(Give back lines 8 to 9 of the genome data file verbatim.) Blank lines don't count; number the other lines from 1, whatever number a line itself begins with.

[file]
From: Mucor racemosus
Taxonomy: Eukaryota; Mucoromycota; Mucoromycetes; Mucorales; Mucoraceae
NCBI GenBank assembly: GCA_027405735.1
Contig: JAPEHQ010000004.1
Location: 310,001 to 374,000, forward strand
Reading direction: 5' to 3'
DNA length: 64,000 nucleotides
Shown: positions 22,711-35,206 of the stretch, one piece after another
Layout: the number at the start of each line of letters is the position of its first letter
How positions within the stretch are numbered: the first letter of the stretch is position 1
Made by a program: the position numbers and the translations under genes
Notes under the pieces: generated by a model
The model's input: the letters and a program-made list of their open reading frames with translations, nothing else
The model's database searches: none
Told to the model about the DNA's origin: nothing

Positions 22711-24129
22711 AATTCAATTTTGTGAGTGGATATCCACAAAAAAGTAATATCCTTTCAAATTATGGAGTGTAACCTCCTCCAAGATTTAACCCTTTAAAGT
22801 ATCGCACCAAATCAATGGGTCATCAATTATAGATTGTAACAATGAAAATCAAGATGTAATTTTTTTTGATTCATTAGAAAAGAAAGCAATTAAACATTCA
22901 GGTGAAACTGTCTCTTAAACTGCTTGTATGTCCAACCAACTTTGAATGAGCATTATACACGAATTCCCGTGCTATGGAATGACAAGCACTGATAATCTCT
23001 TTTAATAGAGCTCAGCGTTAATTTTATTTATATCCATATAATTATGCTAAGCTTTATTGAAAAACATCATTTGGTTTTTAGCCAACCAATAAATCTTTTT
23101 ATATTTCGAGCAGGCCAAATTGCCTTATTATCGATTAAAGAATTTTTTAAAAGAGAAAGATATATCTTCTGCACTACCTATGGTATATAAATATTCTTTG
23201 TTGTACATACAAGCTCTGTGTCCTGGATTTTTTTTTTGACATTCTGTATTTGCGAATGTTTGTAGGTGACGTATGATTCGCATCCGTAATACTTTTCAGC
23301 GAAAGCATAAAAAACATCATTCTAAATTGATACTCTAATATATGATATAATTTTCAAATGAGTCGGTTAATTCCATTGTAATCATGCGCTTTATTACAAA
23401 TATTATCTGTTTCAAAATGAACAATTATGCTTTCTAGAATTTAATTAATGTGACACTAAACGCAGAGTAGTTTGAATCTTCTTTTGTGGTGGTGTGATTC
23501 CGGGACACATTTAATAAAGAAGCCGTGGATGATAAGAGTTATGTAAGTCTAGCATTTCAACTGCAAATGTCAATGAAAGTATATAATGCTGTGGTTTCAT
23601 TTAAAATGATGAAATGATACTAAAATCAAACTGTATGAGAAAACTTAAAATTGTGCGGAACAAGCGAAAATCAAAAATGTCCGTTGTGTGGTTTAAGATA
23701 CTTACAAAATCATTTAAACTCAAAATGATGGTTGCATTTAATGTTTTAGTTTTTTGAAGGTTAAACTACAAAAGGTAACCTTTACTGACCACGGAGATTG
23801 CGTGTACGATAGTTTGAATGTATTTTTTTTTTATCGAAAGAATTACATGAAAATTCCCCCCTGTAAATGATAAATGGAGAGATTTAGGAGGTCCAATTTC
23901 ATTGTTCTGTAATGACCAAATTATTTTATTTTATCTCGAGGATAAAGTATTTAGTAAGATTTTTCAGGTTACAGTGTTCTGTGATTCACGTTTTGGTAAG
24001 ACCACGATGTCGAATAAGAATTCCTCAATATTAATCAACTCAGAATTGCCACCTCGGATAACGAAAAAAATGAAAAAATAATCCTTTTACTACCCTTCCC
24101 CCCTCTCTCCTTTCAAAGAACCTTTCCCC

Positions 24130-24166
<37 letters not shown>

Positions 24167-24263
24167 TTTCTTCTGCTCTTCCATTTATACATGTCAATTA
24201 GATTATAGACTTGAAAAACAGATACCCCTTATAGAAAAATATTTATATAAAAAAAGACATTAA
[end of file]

Shown: positions 22,711-35,206 of the stretch, one piece after another
Layout: the number at the start of each line of letters is the position of its first letter